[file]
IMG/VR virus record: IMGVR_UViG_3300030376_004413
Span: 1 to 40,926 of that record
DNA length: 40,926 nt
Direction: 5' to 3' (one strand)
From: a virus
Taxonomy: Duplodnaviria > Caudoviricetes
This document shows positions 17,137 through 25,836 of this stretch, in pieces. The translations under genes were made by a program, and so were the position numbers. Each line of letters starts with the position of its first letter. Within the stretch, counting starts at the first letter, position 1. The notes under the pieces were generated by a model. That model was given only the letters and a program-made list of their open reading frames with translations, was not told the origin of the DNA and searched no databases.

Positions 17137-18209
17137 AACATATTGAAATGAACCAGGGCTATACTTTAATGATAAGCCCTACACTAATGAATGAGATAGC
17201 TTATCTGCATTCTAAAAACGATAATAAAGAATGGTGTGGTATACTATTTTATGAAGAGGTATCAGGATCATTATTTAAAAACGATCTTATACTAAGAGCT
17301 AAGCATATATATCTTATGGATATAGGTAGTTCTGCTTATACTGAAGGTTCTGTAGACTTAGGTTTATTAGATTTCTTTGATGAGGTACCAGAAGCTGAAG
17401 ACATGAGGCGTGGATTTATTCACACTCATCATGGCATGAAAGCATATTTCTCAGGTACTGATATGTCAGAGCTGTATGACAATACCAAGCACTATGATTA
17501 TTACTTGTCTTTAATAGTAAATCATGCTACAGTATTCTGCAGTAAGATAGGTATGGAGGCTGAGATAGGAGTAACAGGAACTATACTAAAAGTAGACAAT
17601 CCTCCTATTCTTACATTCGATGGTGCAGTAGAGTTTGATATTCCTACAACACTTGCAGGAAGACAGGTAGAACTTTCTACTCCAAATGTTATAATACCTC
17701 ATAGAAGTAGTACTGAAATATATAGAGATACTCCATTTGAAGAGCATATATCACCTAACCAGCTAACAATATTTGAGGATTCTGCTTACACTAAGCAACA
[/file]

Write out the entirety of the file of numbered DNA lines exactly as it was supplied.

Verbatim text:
IMG/VR virus record: IMGVR_UViG_3300030376_004413
Span: 1 to 40,926 of that record
DNA length: 40,926 nt
Direction: 5' to 3' (one strand)
From: a virus
Taxonomy: Duplodnaviria > Caudoviricetes
This document shows positions 17,137 through 25,836 of this stretch, in pieces. The translations under genes were made by a program, and so were the position numbers. Each line of letters starts with the position of its first letter. Within the stretch, counting starts at the first letter, position 1. The notes under the pieces were generated by a model. That model was given only the letters and a program-made list of their open reading frames with translations, was not told the origin of the DNA and searched no databases.

Positions 17137-18209
17137 AACATATTGAAATGAACCAGGGCTATACTTTAATGATAAGCCCTACACTAATGAATGAGATAGC
17201 TTATCTGCATTCTAAAAACGATAATAAAGAATGGTGTGGTATACTATTTTATGAAGAGGTATCAGGATCATTATTTAAAAACGATCTTATACTAAGAGCT
17301 AAGCATATATATCTTATGGATATAGGTAGTTCTGCTTATACTGAAGGTTCTGTAGACTTAGGTTTATTAGATTTCTTTGATGAGGTACCAGAAGCTGAAG
17401 ACATGAGGCGTGGATTTATTCACACTCATCATGGCATGAAAGCATATTTCTCAGGTACTGATATGTCAGAGCTGTATGACAATACCAAGCACTATGATTA
17501 TTACTTGTCTTTAATAGTAAATCATGCTACAGTATTCTGCAGTAAGATAGGTATGGAGGCTGAGATAGGAGTAACAGGAACTATACTAAAAGTAGACAAT
17601 CCTCCTATTCTTACATTCGATGGTGCAGTAGAGTTTGATATTCCTACAACACTTGCAGGAAGACAGGTAGAACTTTCTACTCCAAATGTTATAATACCTC
17701 ATAGAAGTAGTACTGAAATATATAGAGATACTCCATTTGAAGAGCATATATCACCTAACCAGCTAACAATATTTGAGGATTCTGCTTACACTAAGCAACA